Film Review – His Girl Friday
His Girl Friday has aged poorly.
Let’s start off with the fundamental premise – Newspaperman Walter Burns (Cary Grant) has divorced from his reporter wife Hildy Johnson (Rosalind Russell) at some point prior to the beginning of the film. She’s stopped by the newspaper to announce that she’s remarrying, to insurance salesman Bruce Baldwin (Ralph Bellamy), and is going to leave reporting – having been burned out by the cynicism. However, this happens on the eve of the execution of a man named Earl Williams (John Qualen) for murder.
Burns cajoles Johnson into covering one last story, the execution, on the premise that there’s a shadow of doubt that Williams did it, but really because he’s trying to break up the marriage. Over the course of the film, Burns manages to successfully break up the marriage and get Johnson to come back together with him, along with saving Williams from the gallows.
Except here’s where the film has aged poorly. I have no problems with the plot focusing on Johnson rediscovering through covering this story why she became a reporter in the first place, and choosing to stay with the job. I even don’t have a problem with the marriage breaking up over this. I have a problem with Burns and Johnson getting back together.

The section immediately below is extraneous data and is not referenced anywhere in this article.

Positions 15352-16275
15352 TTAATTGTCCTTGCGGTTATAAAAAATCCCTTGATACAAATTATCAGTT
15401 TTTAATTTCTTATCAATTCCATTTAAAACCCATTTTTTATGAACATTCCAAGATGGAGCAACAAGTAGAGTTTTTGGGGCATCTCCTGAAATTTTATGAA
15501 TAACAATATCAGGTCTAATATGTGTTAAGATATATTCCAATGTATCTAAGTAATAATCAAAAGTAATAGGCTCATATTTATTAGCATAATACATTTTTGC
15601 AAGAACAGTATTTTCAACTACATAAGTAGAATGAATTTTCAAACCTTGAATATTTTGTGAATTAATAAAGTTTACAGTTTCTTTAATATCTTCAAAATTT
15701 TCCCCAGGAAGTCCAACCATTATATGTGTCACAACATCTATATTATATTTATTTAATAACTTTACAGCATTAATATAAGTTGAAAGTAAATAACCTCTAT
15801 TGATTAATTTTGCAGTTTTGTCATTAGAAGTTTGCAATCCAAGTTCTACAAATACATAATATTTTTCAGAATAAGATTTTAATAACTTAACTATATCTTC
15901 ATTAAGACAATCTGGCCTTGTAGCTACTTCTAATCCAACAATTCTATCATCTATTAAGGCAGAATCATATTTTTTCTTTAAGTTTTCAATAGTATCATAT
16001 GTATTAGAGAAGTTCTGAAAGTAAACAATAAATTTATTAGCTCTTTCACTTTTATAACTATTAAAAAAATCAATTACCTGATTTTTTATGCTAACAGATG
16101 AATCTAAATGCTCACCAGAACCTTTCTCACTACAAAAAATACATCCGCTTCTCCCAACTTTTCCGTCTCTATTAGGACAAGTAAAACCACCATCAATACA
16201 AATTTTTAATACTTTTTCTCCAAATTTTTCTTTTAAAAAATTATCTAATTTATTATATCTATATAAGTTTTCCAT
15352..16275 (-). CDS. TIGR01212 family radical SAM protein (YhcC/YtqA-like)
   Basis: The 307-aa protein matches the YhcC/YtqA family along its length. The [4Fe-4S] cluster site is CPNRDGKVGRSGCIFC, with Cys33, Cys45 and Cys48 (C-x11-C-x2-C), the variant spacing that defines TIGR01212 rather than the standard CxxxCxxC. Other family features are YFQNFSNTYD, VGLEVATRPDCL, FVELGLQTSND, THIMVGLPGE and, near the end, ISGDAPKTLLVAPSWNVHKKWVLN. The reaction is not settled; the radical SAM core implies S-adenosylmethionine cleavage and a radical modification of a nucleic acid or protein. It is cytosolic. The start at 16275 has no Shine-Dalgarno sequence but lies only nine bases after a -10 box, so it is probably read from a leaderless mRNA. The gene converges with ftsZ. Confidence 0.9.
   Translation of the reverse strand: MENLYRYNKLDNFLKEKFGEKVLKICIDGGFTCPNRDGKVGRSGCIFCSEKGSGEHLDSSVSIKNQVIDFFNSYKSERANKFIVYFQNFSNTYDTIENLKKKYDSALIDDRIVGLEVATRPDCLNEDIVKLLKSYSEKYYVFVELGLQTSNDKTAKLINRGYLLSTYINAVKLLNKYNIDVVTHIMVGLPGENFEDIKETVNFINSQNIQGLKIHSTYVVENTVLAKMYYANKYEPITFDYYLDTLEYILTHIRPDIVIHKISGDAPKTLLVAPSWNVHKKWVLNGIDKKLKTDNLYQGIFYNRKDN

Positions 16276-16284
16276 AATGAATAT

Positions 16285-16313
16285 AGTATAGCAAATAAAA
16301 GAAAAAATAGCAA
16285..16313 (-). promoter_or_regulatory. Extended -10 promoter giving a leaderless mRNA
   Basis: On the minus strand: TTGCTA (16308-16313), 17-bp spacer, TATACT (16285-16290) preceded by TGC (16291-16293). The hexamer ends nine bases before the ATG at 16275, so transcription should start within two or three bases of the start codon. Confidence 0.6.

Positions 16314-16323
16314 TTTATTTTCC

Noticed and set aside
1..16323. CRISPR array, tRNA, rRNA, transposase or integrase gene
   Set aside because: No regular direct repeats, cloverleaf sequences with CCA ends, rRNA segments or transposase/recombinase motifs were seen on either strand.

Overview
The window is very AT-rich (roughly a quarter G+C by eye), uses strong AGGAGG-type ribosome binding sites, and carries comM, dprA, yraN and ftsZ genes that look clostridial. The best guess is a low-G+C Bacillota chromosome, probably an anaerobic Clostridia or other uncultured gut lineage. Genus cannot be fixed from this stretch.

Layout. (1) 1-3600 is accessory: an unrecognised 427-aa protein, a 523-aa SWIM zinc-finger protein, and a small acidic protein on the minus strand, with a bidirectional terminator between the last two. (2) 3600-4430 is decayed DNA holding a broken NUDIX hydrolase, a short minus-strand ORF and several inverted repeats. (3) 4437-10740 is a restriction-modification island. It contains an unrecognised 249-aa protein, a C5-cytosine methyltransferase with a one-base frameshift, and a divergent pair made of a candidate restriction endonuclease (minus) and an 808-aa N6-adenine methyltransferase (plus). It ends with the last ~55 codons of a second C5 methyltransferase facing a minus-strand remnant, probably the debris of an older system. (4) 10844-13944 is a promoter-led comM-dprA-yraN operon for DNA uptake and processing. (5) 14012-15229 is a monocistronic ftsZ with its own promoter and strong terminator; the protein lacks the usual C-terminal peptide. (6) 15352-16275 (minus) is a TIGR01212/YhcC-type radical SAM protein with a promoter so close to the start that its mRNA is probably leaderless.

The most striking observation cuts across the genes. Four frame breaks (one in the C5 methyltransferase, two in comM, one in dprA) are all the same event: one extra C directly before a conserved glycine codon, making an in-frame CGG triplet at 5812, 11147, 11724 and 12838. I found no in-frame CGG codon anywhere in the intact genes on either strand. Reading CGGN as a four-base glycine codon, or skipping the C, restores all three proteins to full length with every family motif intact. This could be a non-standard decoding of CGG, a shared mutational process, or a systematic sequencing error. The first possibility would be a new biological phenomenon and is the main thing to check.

I mean, the cast has chemistry, primarily through the witty banter. However, I never really felt that Burns and Johnson were ever really in love. I could see them as co-workers with the same level of rapport that Johnson has with the other reporters we see through the film. But I don’t see them going further than that. They’re married to their work (something that is even called out in the dialog – Burns bailed on the honeymoon to cover a mine collapse). Getting them back together in a marriage at the end of the film doesn’t work.
Just to add an additional side of “not helping”, there’s the matter of the level of bloody-minded (somewhat literally) cynicism the other reporters have. In one scene in the film, the reporters sent to cover the hanging whine to the governor that the hanging is going to be after the deadline for the morning edition, and why couldn’t he kill the guy earlier. The line left me wondering why the hell would Johnson ever want to back and work with these cold-hearted bastards.
To the film’s credit, the performances are natural, the dialog has an incredibly brisk pace, and the film uses overlapping dialog at a time when that would have been a royal pain in the ass to pull off, and I definitely felt invested in the “B” plot of proving Williams’ innocence. However, much of the rest of the film’s story didn’t work for me, which makes it hard for me to recommend the film.